faculty & staff
Dr. Stamenka Antonova
Visiting Professor of History
Tenure at King's: Jan. 2013 to Present
Dr. Stamenka Antonova completed her PhD in Early Christian Studies in the Religion Department at Columbia University in 2005. She teaches Western Civilization I and II at the King's College and she has also taught interdisciplinary courses in the core curriculum program at Columbia University. Previously, she has also offered courses at New York University, Union Theological Seminary and Seton Hall University. She is the editor of a new volume entitled Women in the Eastern Christian Tradition: Past Roles and Future Paradigms (Theotokos Press, 2013). Currently, Dr. Antonova is in the process of completing her book manuscript entitled Barbarian or Greek?: The Charge of Barbarism and Early Christian Apologetics, which will appear in the book series on the History of Christian Traditions from Brill Academic Press.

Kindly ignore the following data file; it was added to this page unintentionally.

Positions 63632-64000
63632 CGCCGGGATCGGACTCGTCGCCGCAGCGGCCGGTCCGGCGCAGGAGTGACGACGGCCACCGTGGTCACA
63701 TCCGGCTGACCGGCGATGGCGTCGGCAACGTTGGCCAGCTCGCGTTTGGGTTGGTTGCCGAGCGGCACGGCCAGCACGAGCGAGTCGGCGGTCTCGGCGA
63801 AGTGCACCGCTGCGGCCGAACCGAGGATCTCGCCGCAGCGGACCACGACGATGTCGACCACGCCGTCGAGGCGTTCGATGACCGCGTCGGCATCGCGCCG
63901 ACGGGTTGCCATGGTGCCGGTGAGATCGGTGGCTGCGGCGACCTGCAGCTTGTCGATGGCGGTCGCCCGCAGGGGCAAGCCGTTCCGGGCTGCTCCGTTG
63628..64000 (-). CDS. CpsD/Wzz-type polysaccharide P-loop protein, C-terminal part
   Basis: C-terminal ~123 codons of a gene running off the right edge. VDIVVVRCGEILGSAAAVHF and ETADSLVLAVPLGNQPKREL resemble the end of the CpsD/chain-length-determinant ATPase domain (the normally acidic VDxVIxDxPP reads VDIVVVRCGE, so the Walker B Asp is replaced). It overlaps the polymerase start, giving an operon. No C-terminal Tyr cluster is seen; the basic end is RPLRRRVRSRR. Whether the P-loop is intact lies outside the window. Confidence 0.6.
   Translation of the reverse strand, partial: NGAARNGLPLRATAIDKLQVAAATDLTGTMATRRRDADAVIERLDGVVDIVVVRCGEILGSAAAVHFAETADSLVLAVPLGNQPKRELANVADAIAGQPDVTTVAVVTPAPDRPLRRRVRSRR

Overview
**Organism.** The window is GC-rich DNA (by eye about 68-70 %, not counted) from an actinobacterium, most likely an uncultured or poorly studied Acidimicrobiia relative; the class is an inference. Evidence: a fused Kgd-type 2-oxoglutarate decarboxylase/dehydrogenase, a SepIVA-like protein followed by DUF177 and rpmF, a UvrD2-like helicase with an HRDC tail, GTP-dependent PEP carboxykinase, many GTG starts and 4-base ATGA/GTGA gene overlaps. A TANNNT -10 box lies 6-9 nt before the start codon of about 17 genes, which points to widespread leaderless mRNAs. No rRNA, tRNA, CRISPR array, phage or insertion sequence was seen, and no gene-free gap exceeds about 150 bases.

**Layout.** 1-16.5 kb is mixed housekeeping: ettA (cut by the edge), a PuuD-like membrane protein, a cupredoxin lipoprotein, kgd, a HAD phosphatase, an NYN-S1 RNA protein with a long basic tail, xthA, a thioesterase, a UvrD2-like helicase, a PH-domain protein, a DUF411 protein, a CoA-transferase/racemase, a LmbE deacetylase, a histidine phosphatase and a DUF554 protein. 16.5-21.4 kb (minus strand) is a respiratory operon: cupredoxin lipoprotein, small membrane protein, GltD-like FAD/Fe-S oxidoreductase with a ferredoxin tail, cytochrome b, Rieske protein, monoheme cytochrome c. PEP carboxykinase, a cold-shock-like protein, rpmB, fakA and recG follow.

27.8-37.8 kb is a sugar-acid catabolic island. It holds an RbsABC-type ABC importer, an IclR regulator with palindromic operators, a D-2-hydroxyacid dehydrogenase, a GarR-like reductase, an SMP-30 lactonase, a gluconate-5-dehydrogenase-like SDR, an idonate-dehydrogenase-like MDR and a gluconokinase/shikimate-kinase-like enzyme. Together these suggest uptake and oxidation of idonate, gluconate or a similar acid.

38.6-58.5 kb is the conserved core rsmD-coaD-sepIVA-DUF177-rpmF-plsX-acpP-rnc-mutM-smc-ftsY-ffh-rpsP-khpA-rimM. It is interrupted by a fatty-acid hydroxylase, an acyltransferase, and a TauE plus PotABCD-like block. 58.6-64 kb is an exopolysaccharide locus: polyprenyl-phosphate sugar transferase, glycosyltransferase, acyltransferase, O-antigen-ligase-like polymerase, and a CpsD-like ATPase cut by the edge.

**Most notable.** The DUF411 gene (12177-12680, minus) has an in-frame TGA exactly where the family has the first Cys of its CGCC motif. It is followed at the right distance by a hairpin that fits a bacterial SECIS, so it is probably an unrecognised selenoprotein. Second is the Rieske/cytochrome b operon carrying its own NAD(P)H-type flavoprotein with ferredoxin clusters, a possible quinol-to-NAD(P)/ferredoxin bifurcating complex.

Dr. Antonova is the author of a number of articles on the history of early Christianity, including “Council of Chalcedon” in The Blackwell-Wiley Encyclopedia of Eastern Orthodox Christianity, ed. J. A. McGuckin (2011); “Barbarians and the Empire-wide Spread of Christianity” in The Spread of Christianity in the First Four Centuries, ed. W. V. Harris (2005); “Bulgarian Orthodox Church” in The Blackwell-Wiley Encyclopedia of Eastern Orthodox Christianity, ed. J. A. McGuckin (2011); “The Many Faces of Truth: Origenian Platonism or Platonic Origenism?” in Origeniana Octava, ed. L. Perrone (2004). Most recently, Dr. Antonova has published the following articles: “Christ-Jesus as the Terminal Paradox in the Poetry of Romanos the Melodist” in Beauty in Patristic and Byzantine Theology, ed. J. McGuckin (2012); “Literacy, Orality, and Brokerage of Power and Authority in the Egyptian Desert Tradition” in Power and Authority in the Eastern Orthodox Tradition, eds. McGuckin and Soumakis (2011); “Chosen to Lead and to Follow: Women and Early Christianity” in Women in the Eastern Christian Tradition, ed. S. Antonova (2013).